SOLD! How to Make an Offer that will be Accepted

There is no crystal ball, however there are a few pointers that may give you an edge, especially in the multiple offer situations we’ve seen recently. While it is fairly natural, as Buyers, most of us focus on what we want to offer, rather than considering what the Seller is trying to accomplish by Selling. A Seller is far more likely to be amenable to the Buyer’s price, if the offer includes the as many items (as the Buyer is able to offer) that fit into the Seller’s plans.

There are 3 areas to consider beyond the price:

The Viability

Is your being pre-approved, rather than only pre-qualified, your having obtained and read any and all disclosures and reports on the property prior to the offer and acknowledged the same. Your demonstration that you have made yourself familiar with the customs or conditions of the area that you are buying in. Have you put a bit of good will into your offer somewhere?

The Terms

Are your terms reasonable? Such as obtaining a loan and or inspecting the property. Or, do you have to wait for your mother in law to Fly out from the east in order for you to buy the property? Some Buyers, or even their agents, think that a "good offer" always has a short close of escrow. While that is generally true for many reasons, what about having your agent ask the question before you write the offer. Always have your agent ask the Seller’s Agent what the Seller needs. I have a friend and real estate associate who always calls and asks " What can we write to make this your Seller’s dream offer?"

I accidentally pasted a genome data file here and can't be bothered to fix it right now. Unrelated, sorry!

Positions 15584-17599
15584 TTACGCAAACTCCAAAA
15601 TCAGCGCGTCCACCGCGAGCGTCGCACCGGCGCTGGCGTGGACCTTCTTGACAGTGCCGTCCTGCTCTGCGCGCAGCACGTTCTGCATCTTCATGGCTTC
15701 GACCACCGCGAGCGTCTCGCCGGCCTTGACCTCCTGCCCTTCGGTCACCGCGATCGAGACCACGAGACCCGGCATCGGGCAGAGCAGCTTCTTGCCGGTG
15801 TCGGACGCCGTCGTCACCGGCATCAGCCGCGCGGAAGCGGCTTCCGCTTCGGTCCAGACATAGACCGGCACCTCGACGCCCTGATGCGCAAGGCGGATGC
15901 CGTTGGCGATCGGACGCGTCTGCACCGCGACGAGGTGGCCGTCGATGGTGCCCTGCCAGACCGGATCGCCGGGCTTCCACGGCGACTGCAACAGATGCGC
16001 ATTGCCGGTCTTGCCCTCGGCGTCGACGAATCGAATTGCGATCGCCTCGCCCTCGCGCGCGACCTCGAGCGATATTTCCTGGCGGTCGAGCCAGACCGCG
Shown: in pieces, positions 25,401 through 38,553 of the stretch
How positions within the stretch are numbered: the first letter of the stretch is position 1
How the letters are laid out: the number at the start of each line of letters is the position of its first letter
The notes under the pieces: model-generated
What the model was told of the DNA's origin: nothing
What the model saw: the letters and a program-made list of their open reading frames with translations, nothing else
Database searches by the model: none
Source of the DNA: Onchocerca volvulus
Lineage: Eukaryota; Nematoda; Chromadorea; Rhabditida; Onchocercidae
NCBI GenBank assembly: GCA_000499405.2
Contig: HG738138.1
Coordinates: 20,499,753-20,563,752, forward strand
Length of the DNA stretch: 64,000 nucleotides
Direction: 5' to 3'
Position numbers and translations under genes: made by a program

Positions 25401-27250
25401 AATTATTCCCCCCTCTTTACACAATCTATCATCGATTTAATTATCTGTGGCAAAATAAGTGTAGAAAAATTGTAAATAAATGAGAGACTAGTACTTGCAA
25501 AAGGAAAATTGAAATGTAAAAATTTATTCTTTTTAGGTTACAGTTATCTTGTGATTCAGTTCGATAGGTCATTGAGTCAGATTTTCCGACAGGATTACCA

The Timing

Can you hustle??? If you really want to be competitive, it’s hard to have a life during the contingency time period. You need to schedule, meet, review and remove your contingencies as quickly as is reasonably possible (and sometimes it feels even quicker). The first thing I do is call my Buyer’s lender to see how fast they can schedule the appraiser so we can have the shortest possible loan contingency time period.

Over the years, I’ve had sales contingent upon the "pool table staying." Twenty years ago, I sold a lovely home in Portola Valley, for a woman who was moving to a San Francisco Town Home. One of the conditions of the sale was that Henny Penny, (the pet rooster) be allowed to stay with the property.

What happens when for one reason or another you can’t find out the owner’s requirements? Recently when that happened, my Buyer was a renter with a lot of flexibility in her moving date. We wrote that we could close in as few as 20 days or as long as 75 days at the seller’s option with 10 days notice (and we prevailed in a multiple offer situation because of it). Don’t be afraid to offer the Seller options.

All of the above said, as a Buyer, you do need to get what you need from the purchase. I’m not suggesting you skip any inspection, or act against your comfort level. We all have intuitive or gut feelings that need to be trusted. However, within those parameters, by thinking and acting in a creative way, the transaction you end up with may be even better than you had hoped.